Executives Are Jailed in Chile Finance Scandal
By PASCALE BONNEFOY MARCH 7, 2015
SANTIAGO, Chile — Four executives of one of Chile’s largest financial groups, a tax auditor and a former government official were taken into custody on Saturday after prosecutors filed charges of tax fraud, bribery and money laundering against them in a scandal that has shaken the economic elite and the main opposition party.
During three days of court hearings, prosecutors brought charges against 10 defendants in all: the owners and executives of the Penta Group, a financial holding company; two officials in Chile’s Internal Revenue Service; and two opposition politicians.
Judge Juan Manuel Escobar ordered the pretrial detention of Penta’s owners, Carlos Alberto Délano and Carlos Eugenio Lavín; its general manager, Hugo Bravo; a company accounting manager, Marcus Castro; an auditor at the tax service, Iván Álvarez; and Pablo Wagner, a former government official. The men were placed in a special unit of a maximum-security prison here.
The judge placed two other defendants under house arrest and ordered police supervision for another two.
During the hearings last week, National Prosecutor Sabas Chahuán detailed how Penta officials issued hundreds of fake invoices, evaded taxes, falsified statements and illegally financed the electoral campaigns of candidates from the right-wing opposition party Independent Democratic Union, known as UDI, with which Mr. Délano and Mr. Lavín had close ties.
Carlos Gajardo, another prosecutor, accused the Penta Group of having “a culture of tax evasion” and of becoming a “machine to defraud the state.” Mr. Gajardo told the court that the company “showed losses every year, but its executives filled their pockets with millionaire bonuses every year.” He added: “How do you explain that?”
Mr. Lavín has denied the accusations. “He presents us as a mafia, as if we were Al Capone or something of the sort, and it is unfortunate to hear that,” he told reporters after the first day of hearings.
The scandal, which has marred Chile’s image as being relatively free of corruption, began with an anonymous tip to the tax agency in August accusing Mr. Álvarez, the auditor, of fraud. Prosecutors say Mr. Álvarez helped falsify tax statements for 122 people, including Penta executives.
One of the men involved in the scheme was Mr. Bravo, Penta’s general manager. Investigators discovered in his computer false invoices issued by the wives of Mr. Délano and Mr. Lavín that helped the company evade taxes. Mr. Bravo cooperated with investigators, helping to unravel Penta’s financing of the electoral campaigns of nearly a dozen prominent members of the UDI and two former ministers under previous governments, Laurence Golborne and Andrés Velasco.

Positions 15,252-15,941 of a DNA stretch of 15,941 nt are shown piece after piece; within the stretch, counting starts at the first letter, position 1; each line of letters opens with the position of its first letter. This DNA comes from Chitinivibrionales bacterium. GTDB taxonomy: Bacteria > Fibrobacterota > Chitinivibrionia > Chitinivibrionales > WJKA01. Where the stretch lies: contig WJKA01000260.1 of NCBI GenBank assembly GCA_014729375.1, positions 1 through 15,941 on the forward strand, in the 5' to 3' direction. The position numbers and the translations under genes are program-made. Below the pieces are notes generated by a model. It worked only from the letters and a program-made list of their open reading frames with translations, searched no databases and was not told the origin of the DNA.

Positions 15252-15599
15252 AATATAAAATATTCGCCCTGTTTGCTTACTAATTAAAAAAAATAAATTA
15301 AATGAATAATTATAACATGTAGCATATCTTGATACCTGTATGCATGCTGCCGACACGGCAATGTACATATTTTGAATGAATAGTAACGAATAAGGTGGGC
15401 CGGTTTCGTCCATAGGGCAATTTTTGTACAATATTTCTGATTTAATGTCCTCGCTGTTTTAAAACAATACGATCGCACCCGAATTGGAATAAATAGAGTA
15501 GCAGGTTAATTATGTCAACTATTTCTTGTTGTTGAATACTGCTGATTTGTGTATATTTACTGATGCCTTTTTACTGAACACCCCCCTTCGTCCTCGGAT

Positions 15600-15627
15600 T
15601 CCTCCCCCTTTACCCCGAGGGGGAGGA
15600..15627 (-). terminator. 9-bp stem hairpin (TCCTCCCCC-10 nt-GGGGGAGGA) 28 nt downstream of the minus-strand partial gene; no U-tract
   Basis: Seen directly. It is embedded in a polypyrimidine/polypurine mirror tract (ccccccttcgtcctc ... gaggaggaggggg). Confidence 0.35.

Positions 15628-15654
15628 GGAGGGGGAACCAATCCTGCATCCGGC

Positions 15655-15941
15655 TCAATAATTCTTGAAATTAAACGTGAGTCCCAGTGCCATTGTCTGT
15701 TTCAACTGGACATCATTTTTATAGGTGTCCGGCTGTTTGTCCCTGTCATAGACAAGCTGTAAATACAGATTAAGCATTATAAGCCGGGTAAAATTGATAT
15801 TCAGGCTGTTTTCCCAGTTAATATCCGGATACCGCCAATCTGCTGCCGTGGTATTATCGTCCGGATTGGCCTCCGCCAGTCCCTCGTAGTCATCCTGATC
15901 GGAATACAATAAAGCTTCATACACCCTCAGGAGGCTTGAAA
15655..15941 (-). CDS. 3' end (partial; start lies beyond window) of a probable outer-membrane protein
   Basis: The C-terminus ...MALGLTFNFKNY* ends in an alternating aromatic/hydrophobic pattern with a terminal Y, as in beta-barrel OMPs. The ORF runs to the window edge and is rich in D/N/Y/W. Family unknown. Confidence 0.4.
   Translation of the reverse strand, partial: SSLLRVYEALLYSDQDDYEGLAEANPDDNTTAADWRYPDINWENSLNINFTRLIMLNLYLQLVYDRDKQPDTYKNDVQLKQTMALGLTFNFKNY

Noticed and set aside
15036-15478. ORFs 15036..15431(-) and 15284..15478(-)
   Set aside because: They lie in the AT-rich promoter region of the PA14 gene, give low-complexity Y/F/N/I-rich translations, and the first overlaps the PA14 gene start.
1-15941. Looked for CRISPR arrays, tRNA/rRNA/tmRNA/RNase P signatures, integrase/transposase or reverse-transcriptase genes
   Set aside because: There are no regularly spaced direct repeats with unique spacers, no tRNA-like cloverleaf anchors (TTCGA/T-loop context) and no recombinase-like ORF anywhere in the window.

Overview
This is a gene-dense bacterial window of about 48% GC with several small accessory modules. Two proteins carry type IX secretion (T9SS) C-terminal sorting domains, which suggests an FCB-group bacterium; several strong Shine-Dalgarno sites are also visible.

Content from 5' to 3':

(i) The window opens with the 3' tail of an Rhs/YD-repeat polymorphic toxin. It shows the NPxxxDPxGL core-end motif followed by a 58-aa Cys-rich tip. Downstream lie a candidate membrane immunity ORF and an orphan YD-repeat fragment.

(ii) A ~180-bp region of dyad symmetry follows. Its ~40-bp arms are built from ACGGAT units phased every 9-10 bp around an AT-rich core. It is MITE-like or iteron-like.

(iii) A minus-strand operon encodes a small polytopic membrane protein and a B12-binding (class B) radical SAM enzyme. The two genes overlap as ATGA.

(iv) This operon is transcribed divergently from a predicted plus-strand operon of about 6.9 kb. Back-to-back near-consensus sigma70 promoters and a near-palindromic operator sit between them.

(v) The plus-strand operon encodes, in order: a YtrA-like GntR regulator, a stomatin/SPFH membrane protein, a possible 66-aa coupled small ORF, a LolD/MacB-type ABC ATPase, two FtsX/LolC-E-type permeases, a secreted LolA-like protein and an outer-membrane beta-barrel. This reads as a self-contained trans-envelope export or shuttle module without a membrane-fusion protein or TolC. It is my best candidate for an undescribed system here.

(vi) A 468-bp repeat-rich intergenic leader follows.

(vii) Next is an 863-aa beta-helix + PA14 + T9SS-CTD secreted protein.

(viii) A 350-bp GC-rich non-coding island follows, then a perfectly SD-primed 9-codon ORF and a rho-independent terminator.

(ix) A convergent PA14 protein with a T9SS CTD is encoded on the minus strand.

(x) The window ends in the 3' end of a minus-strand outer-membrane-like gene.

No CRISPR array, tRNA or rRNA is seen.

Telephone calls and emails intercepted by investigators revealed how UDI candidates asked Penta to fund their campaigns.
The scandal has shaken the UDI, and some political allies have called on its leaders to step aside. During a recent party meeting, UDI leaders decided not to take any action until after the judicial investigation.
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The Penta Group, with over $30 billion in assets, has investments in health insurance, pension administration, real estate, education and banking. Mr. Délano and Mr. Lavín began making their fortune in the insurance sector in the 1980s, profiting from privatization during the latter part of the military dictatorship.
“Pentagate,” as the local media has labeled the case, has become a test of the judicial system, which has often been criticized for leniency toward white-collar crime, as well as for the democratic system itself, said Marta Lagos, director of the polling firm Latinobarómetro. “It’s a turning point for democracy in Chile, an opportunity to restore public faith,” she said. “For years people have suspected this collusion, this incestuous relationship between money and politics, and this case confirms it.”
Scandal has also touched the government of President Michelle Bachelet. News emerged in February that Ms. Bachelet’s son and daughter-in-law had met with the owner of another financial institution to obtain a $10 million loan for a company they owned in order to finance a land deal.http://www.nytimes.com/2015/03/08/world/americas/executives-are-jailed-in-chile-finance-scandal.html